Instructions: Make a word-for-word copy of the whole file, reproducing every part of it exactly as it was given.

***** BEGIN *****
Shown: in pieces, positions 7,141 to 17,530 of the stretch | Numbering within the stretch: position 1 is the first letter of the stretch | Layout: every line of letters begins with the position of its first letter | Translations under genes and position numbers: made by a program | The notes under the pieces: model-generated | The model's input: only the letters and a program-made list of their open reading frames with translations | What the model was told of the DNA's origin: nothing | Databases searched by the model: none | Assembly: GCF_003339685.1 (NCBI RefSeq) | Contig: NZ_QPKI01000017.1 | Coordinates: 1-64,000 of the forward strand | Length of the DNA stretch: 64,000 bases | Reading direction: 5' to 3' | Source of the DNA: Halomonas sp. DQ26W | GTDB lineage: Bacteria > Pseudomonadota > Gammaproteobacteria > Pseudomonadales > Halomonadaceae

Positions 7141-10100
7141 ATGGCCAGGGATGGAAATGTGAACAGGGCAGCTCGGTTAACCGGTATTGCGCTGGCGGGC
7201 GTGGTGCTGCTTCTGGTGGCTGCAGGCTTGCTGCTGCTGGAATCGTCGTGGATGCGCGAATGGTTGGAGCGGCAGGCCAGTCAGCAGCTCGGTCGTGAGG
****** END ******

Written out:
Shown: in pieces, positions 7,141 to 17,530 of the stretch | Numbering within the stretch: position 1 is the first letter of the stretch | Layout: every line of letters begins with the position of its first letter | Translations under genes and position numbers: made by a program | The notes under the pieces: model-generated | The model's input: only the letters and a program-made list of their open reading frames with translations | What the model was told of the DNA's origin: nothing | Databases searched by the model: none | Assembly: GCF_003339685.1 (NCBI RefSeq) | Contig: NZ_QPKI01000017.1 | Coordinates: 1-64,000 of the forward strand | Length of the DNA stretch: 64,000 bases | Reading direction: 5' to 3' | Source of the DNA: Halomonas sp. DQ26W | GTDB lineage: Bacteria > Pseudomonadota > Gammaproteobacteria > Pseudomonadales > Halomonadaceae

Positions 7141-10100
7141 ATGGCCAGGGATGGAAATGTGAACAGGGCAGCTCGGTTAACCGGTATTGCGCTGGCGGGC
7201 GTGGTGCTGCTTCTGGTGGCTGCAGGCTTGCTGCTGCTGGAATCGTCGTGGATGCGCGAATGGTTGGAGCGGCAGGCCAGTCAGCAGCTCGGTCGTGAGG